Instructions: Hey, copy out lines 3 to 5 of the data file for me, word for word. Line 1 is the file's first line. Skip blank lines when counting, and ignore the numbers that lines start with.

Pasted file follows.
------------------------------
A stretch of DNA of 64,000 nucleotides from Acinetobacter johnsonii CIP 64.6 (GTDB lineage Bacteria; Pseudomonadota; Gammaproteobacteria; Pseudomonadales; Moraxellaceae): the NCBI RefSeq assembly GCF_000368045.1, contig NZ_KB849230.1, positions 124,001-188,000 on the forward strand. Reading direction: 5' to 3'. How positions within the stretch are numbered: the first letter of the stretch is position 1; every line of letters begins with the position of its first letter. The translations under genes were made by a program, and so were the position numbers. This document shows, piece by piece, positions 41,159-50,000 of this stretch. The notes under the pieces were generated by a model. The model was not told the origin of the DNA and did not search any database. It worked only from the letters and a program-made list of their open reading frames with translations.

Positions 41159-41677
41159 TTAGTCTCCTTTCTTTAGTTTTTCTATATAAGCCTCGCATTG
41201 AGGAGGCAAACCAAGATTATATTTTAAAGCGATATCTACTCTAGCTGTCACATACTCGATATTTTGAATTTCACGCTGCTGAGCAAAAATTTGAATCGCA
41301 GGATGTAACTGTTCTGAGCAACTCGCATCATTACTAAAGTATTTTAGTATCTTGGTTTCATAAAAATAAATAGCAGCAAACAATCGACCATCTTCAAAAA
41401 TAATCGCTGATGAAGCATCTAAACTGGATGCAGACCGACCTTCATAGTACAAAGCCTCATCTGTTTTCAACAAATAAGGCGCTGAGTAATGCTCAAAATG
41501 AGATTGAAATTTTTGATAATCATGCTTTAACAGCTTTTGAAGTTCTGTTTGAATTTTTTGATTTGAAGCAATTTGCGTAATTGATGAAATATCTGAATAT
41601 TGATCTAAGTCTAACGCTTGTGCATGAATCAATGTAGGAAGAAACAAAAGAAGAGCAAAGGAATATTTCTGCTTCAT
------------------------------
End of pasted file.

41159 TTAGTCTCCTTTCTTTAGTTTTTCTATATAAGCCTCGCATTG
41201 AGGAGGCAAACCAAGATTATATTTTAAAGCGATATCTACTCTAGCTGTCACATACTCGATATTTTGAATTTCACGCTGCTGAGCAAAAATTTGAATCGCA
41301 GGATGTAACTGTTCTGAGCAACTCGCATCATTACTAAAGTATTTTAGTATCTTGGTTTCATAAAAATAAATAGCAGCAAACAATCGACCATCTTCAAAAA